Shadow-work integrity for activists - Blog image

Shadow-work: integrity for activists

I spent many years in my 20s as an environmental activist. That included closing down roads in London to throw a big street party, setting up camp in the woods to prevent a road being built through them and being politically active in the Green Party. They were years full of excitement, camaraderie and fun. At some point though I started to feel some discomfort at apparent hypocrisy that I was experiencing in parts of the movement. There was always much talk of inclusivity, respect and love, but the in-fighting was often bitter and anyone who didn’t agree with your point of view was demonized as being a bad person.

It was at that moment that I came across Ken Wilber’s work and Integral Life Practice. It made me realise that the world we create around us is intrinsically related to our inner reality and the quality of consciousness that we bring to our interactions with the world around us. This meant that if we were acting from hurt, anger or irritation in ourselves then we were likely to create a divisive reality around us. I learnt that our ability to generate wholeness and harmony in society is dependent on the amount of wholeness and harmony we have in ourselves.

I discovered that any irritation I felt in myself was not just about a problem with another person or something that was happening in the world around me, but also pointed to something that I hadn’t been able to integrate in myself. It is always two-way. Our shadow is the part of us that is normally hidden from our everyday awareness. In the journey through our lives we make important transitions from one phase of life to another phase of life. We experience all sorts of major events that impact us significantly whether we are aware of it or not. Some of those experiences are positive but some also impact us negatively.

We deal with the traumatic experiences that we cannot immediately handle or process by hiding them away in our subconscious, by splitting off that part of ourselves. The problem is that these shadow parts of ourselves do not just sit quietly in the background waiting for us to circle back and embrace them. They keep tugging at our sleeve trying to attract our attention through these feelings of hurt, anger and irritation. When they surface in our everyday interactions we are often surprised by them and have no idea where they come from. Suddenly we seem to be triggered by something and a part of ourselves surfaces that we wouldn’t normally identify with. Where did that come from?!

Furthermore, the more we push them away and try to ignore them, the louder they become in their attempts to attract our attention. What that part of ourselves is really wanting us to do is to give it attention, to see it, recognise it, and acknowledge it as part of who we actually are. It is actually that very process of recognition that helps the blocked energy to start to transform and reintegrate into our conscious lives in a positive and constructive way. We don’t need to try to change it, we really just need to be able to see it, greet it and allow it to decompress and find its way back into our being.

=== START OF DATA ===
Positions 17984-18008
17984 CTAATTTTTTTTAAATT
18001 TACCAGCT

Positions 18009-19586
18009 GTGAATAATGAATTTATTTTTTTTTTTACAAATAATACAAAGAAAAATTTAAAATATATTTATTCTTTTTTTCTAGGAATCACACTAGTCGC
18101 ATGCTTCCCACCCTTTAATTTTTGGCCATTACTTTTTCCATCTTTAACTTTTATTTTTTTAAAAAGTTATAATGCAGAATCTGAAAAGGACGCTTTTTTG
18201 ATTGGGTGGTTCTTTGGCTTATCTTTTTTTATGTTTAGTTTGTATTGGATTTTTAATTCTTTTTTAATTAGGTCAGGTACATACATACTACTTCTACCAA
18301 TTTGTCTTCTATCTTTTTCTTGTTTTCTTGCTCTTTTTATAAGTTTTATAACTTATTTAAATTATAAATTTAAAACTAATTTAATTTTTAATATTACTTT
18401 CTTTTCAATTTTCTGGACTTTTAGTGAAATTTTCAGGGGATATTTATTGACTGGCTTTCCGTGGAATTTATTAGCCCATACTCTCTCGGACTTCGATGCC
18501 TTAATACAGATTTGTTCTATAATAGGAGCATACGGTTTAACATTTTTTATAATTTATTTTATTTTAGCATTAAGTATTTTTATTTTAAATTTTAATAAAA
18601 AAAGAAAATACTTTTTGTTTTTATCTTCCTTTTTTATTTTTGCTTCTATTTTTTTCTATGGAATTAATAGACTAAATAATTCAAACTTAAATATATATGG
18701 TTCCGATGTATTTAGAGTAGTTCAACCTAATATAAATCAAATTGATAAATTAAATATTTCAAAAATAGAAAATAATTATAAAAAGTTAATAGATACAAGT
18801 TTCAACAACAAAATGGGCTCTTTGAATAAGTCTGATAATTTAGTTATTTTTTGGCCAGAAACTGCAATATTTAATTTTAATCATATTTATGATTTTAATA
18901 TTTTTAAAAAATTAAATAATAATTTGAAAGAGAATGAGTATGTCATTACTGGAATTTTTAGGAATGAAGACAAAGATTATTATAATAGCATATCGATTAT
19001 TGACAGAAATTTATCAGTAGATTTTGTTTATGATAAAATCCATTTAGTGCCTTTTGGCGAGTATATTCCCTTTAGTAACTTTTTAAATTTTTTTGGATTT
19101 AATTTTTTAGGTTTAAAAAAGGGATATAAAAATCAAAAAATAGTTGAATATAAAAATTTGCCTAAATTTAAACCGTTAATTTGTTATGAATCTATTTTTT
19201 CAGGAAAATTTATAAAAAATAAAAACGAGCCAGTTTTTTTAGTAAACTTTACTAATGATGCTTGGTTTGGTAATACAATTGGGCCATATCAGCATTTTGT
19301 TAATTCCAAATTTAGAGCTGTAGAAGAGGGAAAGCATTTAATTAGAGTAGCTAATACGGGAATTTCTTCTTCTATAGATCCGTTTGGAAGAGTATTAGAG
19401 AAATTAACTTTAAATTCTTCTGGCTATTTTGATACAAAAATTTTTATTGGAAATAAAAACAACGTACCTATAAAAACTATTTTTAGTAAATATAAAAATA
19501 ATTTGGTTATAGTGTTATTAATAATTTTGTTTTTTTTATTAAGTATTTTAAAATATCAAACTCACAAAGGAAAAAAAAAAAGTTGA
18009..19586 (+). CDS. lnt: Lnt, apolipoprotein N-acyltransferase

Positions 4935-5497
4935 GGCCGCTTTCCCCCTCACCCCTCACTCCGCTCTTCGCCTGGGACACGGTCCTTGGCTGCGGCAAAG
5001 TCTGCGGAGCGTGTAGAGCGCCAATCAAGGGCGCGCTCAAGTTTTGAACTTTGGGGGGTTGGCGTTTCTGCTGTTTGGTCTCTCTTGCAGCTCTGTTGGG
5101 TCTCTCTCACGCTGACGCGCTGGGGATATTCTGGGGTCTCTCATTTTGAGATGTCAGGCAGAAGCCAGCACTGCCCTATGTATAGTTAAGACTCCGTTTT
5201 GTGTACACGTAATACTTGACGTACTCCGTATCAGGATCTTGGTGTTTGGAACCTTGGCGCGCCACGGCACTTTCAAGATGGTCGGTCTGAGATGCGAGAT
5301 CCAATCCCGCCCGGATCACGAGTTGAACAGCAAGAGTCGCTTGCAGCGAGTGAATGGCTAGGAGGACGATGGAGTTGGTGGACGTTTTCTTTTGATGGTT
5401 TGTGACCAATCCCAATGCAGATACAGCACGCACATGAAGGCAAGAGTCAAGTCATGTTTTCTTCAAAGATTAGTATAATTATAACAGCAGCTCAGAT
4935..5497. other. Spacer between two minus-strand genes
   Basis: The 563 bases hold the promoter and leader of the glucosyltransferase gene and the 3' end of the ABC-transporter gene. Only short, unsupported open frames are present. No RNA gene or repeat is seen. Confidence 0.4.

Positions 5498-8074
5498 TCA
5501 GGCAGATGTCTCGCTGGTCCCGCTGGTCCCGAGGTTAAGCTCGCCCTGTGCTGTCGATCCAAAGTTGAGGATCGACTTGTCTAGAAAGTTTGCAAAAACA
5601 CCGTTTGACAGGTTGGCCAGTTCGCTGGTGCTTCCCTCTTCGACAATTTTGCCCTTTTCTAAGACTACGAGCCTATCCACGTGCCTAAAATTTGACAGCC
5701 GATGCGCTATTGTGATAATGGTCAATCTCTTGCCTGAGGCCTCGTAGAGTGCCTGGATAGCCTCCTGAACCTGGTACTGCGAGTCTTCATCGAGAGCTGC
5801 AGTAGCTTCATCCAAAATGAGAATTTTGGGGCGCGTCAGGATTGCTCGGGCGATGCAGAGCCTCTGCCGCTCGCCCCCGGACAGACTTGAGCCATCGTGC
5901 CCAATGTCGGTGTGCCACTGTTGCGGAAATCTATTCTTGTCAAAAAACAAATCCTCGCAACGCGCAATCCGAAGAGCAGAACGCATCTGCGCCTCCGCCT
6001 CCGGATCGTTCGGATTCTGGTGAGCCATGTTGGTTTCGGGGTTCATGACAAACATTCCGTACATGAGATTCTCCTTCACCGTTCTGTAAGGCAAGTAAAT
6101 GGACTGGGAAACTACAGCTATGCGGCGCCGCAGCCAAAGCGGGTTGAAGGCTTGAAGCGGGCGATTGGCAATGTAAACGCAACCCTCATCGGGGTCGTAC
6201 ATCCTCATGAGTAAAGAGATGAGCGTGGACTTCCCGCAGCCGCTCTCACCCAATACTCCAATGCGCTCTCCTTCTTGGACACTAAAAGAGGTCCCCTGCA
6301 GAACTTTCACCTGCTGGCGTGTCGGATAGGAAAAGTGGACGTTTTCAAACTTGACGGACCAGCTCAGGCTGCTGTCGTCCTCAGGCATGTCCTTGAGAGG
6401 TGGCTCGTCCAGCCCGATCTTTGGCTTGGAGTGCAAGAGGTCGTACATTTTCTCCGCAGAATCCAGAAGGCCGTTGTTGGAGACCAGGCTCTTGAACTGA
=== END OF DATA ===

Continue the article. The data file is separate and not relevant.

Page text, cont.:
The trouble is that it is very hard for us, by definition, to see those hidden shadow dimensions by ourselves.  We usually need somebody else to act as a mirror and direct our attention to those dark behaviours and Shadowlands hidden deep in our subconscious. It is of course neither easy nor pleasant to face pain from the past. I know that I have often found many an excuse to avoid addressing some of those deeper traumas. And yet I have learnt over the years that engaging the shadow releases energy that is otherwise holding me back and preventing me from fulfilling my highest potential.

“The brighter the light, the greater the shadow.”

For those of us engaged in major projects to attempt to shift human society from its current suicidal trajectory, the shadow challenge is even greater. The brighter the light, the greater the shadow. The more noble our purpose and the higher the consciousness that we are trying to reach in order to bring more insight and compassion into the world, the deeper we are going to have to go into the dark depths of our subconscious in order to transform any shadow energy that is being held there into the power that we need to make that difference.

I discovered a couple of years ago that the words “pain” and “passion” share the same root. It made sense to me. Often we are most passionate about the things that somewhere we feel greatest anger or sadness about. That in itself is not a bad thing. It only becomes destructive if we remain unconscious of the pain we are holding as we attempt to channel our passion into positive change in the world.

None of us are likely to completely redeem our shadow in this lifetime. That doesn’t mean we should stop doing all we can to make a positive impact in the world. What it does mean is that we must become more conscious of our hidden hurt and work to reintegrate any parts of ourselves that we have tucked away so that we may have the energy, clarity and compassion to do work that comes from a place of wholeness and is therefore far more likely to contribute to a world of wholeness too.

See the earlier blogs on Self-Mastery and Mindfulness for related content.

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